Nelson Police Department officers are being investigated for allegedly sharing racist comments in a chat group, according to the Office of Police Complaint Commissioner.
The Office of Police Complaint Commissioner (OPCC), which is the provincial oversight body for complaints against B.C.’s 11 municipal forces, told the Nelson Star on Thursday that eight present and former members of the department are being investigated for sharing “inappropriate content and messages including alleged racist comments” in a WhatsApp chat group.
The commissioner’s office said the investigation was ordered Feb. 3 by Nelson Police Department Chief Donovan Fisher, who also confirmed the probe was underway.
“Although there may be matters that need to be addressed based on the outcome of a full investigation, I continue to have confidence in the officers of this department and their ability to serve the community,” said Fisher in a statement.
Mayor John Dooley, who is chair of the Nelson Police Board, declined to comment while the investigation is underway.
Vancouver Police Department officers are investigating the allegations on behalf of the OPCC, which is a civilian-run organization.
The 125-year-old Nelson Police Department (NPD) typically has 20 full-time members.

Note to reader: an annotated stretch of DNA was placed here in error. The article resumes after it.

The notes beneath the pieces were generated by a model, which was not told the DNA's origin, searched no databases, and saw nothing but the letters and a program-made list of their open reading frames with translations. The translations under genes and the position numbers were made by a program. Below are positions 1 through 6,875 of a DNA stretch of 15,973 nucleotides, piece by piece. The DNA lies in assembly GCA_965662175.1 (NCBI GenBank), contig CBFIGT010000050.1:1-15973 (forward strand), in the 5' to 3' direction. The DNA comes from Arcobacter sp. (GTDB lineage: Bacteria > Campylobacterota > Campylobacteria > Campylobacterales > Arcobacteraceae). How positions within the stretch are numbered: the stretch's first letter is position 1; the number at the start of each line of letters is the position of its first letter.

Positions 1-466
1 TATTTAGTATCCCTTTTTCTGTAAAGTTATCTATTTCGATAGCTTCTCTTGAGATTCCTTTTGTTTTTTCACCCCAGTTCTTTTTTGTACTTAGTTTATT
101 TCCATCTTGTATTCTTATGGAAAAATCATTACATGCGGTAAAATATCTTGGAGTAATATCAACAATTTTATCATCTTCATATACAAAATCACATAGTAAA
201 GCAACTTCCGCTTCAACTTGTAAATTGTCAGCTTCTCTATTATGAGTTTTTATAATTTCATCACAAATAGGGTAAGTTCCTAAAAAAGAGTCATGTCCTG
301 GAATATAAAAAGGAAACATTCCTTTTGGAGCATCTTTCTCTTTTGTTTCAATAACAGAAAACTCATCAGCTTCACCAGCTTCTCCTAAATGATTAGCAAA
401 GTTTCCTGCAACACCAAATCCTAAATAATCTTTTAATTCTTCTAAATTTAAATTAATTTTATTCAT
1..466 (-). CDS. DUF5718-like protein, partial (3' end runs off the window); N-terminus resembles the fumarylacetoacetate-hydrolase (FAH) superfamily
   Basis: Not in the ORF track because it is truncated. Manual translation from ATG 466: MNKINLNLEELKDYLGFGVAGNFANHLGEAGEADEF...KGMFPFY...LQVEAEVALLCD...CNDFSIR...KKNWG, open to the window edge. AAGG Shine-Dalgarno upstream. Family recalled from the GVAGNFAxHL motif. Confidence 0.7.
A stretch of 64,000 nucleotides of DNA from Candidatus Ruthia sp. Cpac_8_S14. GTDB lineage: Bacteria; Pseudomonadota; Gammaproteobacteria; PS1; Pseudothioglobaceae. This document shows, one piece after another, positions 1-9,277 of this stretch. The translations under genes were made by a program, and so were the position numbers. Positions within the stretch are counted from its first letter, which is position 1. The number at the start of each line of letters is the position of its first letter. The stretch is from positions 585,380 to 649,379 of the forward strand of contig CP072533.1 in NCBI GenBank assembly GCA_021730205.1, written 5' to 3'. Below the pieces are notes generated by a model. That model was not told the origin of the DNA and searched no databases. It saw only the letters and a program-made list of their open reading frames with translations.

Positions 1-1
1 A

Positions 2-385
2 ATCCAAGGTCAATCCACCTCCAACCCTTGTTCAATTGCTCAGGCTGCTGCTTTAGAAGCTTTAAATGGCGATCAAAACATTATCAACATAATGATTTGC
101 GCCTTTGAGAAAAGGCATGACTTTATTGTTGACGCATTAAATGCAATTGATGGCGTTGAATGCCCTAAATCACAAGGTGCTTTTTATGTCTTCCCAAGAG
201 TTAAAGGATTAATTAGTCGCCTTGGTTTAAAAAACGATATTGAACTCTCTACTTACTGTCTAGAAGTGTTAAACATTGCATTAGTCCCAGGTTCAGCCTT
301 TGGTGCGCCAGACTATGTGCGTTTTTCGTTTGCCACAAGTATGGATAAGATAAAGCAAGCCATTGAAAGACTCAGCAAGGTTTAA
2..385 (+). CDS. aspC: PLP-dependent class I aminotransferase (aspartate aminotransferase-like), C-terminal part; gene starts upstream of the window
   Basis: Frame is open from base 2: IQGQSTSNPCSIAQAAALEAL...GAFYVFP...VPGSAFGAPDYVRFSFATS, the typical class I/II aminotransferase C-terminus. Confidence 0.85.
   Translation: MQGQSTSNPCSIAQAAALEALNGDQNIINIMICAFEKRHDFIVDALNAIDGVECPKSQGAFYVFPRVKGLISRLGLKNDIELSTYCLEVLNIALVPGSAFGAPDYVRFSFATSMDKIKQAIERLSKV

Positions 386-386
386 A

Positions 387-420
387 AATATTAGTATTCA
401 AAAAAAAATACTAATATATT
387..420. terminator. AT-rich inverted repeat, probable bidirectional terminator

The investigation follows a 2021 report by the B.C. Office of the Human Rights Commissioner, which included arrest data from NPD that suggested Black and Indigenous people were more likely to be arrested than white people.
Between 2019 and 2020, self-identifying Indigenous people were involved in 10.3 per cent of arrests despite only representing 5.4 per cent of Nelson’s population. Black residents, meanwhile, account for just 0.7 per cent of the city’s population but were involved in 1.5 per cent of all arrests during that timespan.
Dr. Shelina Musaji of the West Kootenay People For Racial Justice, which has advocated for changes to how Black, Indigenous and people of colour are policed in Nelson, said the allegations would be disappointing if proven true.
“You hate to have this proof to force change, but perhaps evidence like this will make our leaders see the truth of what’s actually happening so that changes might be forced upon systems and organizations.”
In 2019 the OPCC found two Nelson police officers guilty of misconduct, including one who was reprimanded for using a derogatory term referring to a female officer as well as multiple incidents of sexual harassment of male coworkers.
The latest investigation comes after an all-party committee of MLAs released 11 recommended changes in April to the provincial Police Act, which was prompted by calls to address systemic racism in B.C. law enforcement.